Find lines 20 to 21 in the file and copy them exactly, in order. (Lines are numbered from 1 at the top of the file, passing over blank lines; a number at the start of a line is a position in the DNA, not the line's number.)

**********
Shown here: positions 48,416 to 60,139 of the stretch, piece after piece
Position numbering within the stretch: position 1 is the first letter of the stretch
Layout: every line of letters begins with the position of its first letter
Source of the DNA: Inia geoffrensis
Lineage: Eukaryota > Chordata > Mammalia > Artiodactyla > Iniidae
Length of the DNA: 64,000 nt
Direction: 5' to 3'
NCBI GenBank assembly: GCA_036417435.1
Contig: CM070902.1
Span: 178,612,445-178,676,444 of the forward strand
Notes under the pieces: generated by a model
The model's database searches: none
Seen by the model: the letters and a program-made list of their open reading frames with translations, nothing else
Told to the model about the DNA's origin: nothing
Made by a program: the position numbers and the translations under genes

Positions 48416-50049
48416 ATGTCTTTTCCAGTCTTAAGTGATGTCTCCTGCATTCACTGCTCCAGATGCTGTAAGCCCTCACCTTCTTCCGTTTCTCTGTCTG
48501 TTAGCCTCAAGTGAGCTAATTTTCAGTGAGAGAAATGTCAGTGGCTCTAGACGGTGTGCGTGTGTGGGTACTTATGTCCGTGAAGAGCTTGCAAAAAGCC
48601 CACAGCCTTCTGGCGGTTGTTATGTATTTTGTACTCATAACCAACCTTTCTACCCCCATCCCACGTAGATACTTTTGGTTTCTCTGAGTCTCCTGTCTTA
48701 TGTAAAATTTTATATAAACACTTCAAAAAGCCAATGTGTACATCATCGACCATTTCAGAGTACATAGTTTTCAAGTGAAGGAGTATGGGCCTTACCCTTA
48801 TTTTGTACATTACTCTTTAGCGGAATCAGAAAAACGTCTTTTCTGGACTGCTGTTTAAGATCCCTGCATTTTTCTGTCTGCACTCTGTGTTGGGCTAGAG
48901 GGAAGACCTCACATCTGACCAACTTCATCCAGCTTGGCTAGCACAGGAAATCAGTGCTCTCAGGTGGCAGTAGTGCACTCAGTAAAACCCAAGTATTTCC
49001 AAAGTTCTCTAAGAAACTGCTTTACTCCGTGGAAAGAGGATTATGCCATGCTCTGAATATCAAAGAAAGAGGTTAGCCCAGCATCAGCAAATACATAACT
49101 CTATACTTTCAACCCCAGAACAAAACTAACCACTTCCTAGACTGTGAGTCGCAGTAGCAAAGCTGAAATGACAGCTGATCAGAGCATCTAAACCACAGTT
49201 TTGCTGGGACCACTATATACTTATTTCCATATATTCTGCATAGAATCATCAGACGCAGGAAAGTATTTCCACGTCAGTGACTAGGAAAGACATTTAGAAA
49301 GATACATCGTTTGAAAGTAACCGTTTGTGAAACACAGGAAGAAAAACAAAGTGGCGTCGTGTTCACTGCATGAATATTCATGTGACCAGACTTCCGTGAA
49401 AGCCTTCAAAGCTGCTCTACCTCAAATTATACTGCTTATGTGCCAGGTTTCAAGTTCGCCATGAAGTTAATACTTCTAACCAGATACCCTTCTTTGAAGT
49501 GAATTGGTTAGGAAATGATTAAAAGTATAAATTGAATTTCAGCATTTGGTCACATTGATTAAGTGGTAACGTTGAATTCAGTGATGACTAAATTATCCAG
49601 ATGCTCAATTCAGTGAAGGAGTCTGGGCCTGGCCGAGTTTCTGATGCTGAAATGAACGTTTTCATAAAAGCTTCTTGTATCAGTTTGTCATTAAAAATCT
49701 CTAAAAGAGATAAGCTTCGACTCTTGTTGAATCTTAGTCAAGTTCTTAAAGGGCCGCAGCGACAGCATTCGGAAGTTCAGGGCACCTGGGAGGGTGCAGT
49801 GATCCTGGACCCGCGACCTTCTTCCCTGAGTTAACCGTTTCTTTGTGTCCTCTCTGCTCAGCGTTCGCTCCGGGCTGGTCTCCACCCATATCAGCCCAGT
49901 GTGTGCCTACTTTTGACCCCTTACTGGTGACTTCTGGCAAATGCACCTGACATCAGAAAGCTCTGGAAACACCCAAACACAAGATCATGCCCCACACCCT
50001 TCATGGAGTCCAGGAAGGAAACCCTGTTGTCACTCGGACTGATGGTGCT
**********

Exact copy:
48701 TGTAAAATTTTATATAAACACTTCAAAAAGCCAATGTGTACATCATCGACCATTTCAGAGTACATAGTTTTCAAGTGAAGGAGTATGGGCCTTACCCTTA
48801 TTTTGTACATTACTCTTTAGCGGAATCAGAAAAACGTCTTTTCTGGACTGCTGTTTAAGATCCCTGCATTTTTCTGTCTGCACTCTGTGTTGGGCTAGAG